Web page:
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Rabbits/Slightly noisy breathing and a bit dribbly



I have kept a neutered and thoroughly loved mini lop buck as my hose-bunny  for 2.5 years and I recently gave in to his continuous nagging to fix him up with a doe. She was a free rehome from a woman who had kept her in a small cage in the back garden for 18 months, and thought it was okay to feed her bread and biscuits. My buck fell madly in love with her and quite frankly I couldn't leave her living like that. I appreciated I was taking a risk at the time, but that's love for you!

She's been with us about 10 weeks now and is adjusting well to her new life. The litter training has its ups and downs  and her nesting instincts have lost us a few shoes but she is very quirky and strong willed and my buck dotes on her.  Her health however is something of a worry.

She was incredibly overweight when she came to us, but that's mainly dropped off through a careful diet and a lot more exercise as they charge around the house together. I noticed at the time that if I handle her, and when she gets something nice to eat that she's scoffing as fast as she can, that she breathes noisily. No sneezes, and not something you hear when she's calm, but kind of snuffly noises. I wondered at the time whether it was due to  her sheer weight but now she's much slimmer and still does it.  I've also found if I handle her she dribbles a lot. If I touch her face any other time it's dry, her front teeth look fine, and she's not sensitive around her cheeks at all: again it happens when she's stressed and at the same time as the snuffling noises, so I wonder if they're the same thing.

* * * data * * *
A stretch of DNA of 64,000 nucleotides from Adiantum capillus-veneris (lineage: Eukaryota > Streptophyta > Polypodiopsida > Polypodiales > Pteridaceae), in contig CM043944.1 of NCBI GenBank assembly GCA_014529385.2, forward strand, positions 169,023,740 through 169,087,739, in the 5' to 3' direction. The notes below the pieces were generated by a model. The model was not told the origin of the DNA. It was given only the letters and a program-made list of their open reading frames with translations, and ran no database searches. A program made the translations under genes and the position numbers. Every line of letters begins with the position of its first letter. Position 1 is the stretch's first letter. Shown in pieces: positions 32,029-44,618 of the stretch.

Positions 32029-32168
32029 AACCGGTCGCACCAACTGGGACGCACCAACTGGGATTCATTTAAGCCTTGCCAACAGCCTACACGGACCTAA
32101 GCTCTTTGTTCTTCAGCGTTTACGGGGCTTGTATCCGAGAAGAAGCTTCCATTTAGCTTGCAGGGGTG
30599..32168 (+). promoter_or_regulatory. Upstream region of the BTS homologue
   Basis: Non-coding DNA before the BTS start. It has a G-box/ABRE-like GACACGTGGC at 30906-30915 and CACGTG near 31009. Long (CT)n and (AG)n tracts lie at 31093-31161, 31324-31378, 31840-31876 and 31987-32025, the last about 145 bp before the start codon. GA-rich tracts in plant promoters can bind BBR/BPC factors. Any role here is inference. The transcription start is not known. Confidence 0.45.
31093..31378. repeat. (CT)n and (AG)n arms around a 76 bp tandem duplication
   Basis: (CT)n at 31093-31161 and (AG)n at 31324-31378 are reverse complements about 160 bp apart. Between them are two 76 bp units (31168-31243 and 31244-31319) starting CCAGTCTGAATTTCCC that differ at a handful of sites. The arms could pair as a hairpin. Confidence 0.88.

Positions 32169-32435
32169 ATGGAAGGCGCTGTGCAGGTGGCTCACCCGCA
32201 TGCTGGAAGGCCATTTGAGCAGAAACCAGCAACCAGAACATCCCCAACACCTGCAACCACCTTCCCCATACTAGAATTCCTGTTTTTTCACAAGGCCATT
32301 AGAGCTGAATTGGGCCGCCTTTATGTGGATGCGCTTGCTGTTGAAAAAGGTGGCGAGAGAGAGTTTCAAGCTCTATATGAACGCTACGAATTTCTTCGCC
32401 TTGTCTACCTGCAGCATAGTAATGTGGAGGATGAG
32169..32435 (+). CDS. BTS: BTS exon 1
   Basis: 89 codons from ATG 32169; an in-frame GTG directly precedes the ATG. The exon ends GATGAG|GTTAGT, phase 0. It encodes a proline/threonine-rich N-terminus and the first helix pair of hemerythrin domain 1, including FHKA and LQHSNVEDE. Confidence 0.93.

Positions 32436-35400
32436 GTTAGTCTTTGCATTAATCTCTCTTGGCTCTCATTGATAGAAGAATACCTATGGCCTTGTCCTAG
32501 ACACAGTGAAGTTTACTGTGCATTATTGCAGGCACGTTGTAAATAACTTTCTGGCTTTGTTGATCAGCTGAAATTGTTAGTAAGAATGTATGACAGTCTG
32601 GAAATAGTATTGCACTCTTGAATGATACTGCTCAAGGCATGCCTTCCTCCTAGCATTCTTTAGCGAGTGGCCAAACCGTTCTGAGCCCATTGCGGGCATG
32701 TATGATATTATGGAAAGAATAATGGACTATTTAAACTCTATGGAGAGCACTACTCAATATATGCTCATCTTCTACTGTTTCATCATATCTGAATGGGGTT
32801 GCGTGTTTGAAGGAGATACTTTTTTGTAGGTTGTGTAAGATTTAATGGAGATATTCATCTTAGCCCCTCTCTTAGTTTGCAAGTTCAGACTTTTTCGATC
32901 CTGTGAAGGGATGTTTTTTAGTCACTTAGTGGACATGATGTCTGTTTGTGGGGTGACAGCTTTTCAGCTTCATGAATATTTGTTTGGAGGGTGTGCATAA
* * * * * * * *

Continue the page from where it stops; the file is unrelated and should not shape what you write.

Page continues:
I'm taking her to the vet at the end of January to be spayed now she's finally slim enough, bu I'm starting to wonder if 6 weeks is perhaps too long to wait?

Thank you for your help,

Beth (on behalf of Otter and Pixel)

Dear Beth,

It would not hurt to bring her in for a check up to be sure she does not have a respiratory infection.  It is quite possible that her snorking noises are due to her former weight:  many bunnies like this have a floppy palate that makes them snore and make funny snuffling noises when they are relaxed.

You'll want to know if she has a respiratory problem, since this would make her a poor candidate for anesthesia and spay.  So a pre-spay checkup would probably be a good idea all around.  If she's not a good surgical candidate, then she can be quite happy unspayed, though her risk of uterine cancer is higher than in an unspayed female.  

I hope this helps.



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Dana Krempels, Ph.D.


I've lived with companion rabbits for more than 35 years, and consider them members of my family. I can answer any questions about the biology and health of rabbits, from the commonplace to the unusual. But please note:

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For all the best, most accurate rabbit health, care and behavior information, visit The House Rabbit Society.


I have been rescuing and rehabilitating domestic and wild rabbits for about 30 years. I have written articles for many rabbit rescue publications, as well as for the veterinary journal, Exotic DVM. I own EtherBun, the internet's largest listserve dedicated to health, care, and behavior of domestic rabbits.

Houserabbit Adoption, Rescue, and Education, Inc. (H.A.R.E., Inc.) president National House Rabbit Society (Board member)

Exotic DVM
Warren Peace (Journal of the House Rabbit Society of Miami)
Various newsletters of the House Rabbit Society, nationwide

Ph.D - Biology
B.S. - Biology
B.A. - English

Awards and Honors
Lightspan Academic Excellence Award for web site on rabbit health and biology

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